Photo: Iain Logie Baird (far right), holding the honorary Baird Medal presented to him with Midlands Committee members Terry Stanton, John Ross-Barnard and RTS Midlands Chair Janet Wootton. Photograph by Jeffrey Wootton.
Iain Logie Baird, the grandson of John Logie Baird, the man who demonstrated the world's first television pictures , gave Midlands Centre members and guests an historical insight into the origins of the Television Society and the early days of the television business when he presented the annual Baird Lecture in Birmingham.
Speaking at the University of Birmingham's Business School, Iain, who is Curator of Television at the National Media Museum in Bradford, gave a detailed account of the early days of television's development and his Scottish inventor grandfather's involvement. He spoke of the beginnings of the Television Society and Television magazine.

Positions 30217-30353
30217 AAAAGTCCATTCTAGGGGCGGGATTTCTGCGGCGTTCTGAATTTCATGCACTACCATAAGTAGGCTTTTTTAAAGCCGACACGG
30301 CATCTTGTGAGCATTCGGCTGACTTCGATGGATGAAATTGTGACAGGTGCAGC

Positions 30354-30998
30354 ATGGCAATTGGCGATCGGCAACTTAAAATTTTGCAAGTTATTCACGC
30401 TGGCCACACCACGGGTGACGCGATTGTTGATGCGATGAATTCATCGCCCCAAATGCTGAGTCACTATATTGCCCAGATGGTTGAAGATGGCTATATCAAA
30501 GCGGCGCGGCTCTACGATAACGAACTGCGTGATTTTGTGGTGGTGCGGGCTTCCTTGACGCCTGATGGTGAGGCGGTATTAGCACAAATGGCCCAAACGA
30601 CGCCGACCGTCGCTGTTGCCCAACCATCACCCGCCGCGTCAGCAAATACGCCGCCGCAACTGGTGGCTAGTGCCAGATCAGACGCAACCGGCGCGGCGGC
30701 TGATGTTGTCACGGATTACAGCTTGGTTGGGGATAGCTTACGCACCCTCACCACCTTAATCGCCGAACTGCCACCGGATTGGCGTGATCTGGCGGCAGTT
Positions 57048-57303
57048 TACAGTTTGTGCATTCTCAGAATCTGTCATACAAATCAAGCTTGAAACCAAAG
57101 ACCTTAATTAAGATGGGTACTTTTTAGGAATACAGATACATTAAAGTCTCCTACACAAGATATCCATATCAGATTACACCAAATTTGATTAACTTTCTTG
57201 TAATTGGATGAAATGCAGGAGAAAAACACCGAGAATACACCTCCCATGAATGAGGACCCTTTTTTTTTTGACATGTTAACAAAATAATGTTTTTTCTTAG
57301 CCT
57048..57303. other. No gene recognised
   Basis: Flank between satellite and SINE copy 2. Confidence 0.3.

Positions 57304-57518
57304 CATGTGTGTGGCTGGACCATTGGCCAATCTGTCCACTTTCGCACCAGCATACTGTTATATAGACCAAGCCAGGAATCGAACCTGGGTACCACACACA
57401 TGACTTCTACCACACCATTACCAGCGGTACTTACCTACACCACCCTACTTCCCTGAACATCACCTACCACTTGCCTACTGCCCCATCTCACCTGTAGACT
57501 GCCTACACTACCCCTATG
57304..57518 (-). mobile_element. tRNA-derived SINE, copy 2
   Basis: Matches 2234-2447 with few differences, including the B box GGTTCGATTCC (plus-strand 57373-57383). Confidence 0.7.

Later he contrasted today's television environment with the historic context to consider how perceptions of television have changed over the years and the impact of technology and content on viewers. John Logie Baird's demonstration of Noctovision in Leeds in 1927, led to the founding of the Television Society in 1928 and what is now the RTS.
Baird Lecture event organiser and Midlands Committee member Terry Stanton presented Iain with an "honorary" Baird medal to mark the occasion and in recognition of his grandfather's work. The Baird medal is normally awarded annually by the Midlands Centre to a person who has made an outstanding contribution to the television industry in the region.
RTS Midlands Centre Chair